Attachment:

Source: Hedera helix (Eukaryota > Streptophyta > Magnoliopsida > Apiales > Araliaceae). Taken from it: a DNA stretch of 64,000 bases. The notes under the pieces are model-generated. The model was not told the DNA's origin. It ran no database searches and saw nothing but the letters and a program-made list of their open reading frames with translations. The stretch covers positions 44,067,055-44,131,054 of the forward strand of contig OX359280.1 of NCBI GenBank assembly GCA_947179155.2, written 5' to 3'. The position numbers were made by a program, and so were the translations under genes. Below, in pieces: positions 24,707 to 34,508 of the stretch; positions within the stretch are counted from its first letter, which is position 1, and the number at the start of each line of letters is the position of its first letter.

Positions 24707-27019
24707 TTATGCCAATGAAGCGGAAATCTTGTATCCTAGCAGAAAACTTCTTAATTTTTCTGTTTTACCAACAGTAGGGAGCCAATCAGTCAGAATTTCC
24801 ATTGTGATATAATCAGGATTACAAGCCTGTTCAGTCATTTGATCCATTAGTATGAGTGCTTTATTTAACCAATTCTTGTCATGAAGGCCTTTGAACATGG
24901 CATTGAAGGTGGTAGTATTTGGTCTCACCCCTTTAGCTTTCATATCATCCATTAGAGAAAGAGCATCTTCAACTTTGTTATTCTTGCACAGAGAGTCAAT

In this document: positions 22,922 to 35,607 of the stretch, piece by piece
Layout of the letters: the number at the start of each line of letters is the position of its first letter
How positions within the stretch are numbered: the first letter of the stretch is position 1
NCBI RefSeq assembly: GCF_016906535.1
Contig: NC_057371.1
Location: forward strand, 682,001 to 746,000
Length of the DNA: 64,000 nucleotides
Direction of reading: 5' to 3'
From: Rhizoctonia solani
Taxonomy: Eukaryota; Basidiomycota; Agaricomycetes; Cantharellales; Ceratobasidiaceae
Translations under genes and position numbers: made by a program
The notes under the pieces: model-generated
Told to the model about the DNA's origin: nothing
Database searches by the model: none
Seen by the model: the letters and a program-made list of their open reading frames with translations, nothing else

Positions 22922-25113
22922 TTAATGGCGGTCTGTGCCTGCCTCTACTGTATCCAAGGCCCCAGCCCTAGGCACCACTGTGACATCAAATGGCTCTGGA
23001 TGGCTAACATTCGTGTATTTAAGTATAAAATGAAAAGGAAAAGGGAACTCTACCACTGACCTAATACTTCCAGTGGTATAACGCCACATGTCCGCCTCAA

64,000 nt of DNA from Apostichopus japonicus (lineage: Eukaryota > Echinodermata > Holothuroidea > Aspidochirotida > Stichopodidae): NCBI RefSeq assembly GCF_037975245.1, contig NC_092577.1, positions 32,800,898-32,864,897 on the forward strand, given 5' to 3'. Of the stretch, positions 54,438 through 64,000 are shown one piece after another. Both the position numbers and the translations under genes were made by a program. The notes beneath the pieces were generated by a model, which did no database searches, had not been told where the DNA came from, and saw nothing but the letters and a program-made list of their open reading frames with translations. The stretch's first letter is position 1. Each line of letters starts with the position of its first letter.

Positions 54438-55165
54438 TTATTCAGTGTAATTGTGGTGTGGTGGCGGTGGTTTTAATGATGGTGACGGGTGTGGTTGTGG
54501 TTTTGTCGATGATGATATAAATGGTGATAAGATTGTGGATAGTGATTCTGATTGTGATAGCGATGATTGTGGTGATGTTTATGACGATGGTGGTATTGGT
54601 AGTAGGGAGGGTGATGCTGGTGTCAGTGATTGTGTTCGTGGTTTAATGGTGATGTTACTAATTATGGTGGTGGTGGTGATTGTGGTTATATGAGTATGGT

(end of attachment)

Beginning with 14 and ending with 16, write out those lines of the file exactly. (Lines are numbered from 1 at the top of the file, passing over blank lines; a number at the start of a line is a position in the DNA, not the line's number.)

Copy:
From: Rhizoctonia solani
Taxonomy: Eukaryota; Basidiomycota; Agaricomycetes; Cantharellales; Ceratobasidiaceae
Translations under genes and position numbers: made by a program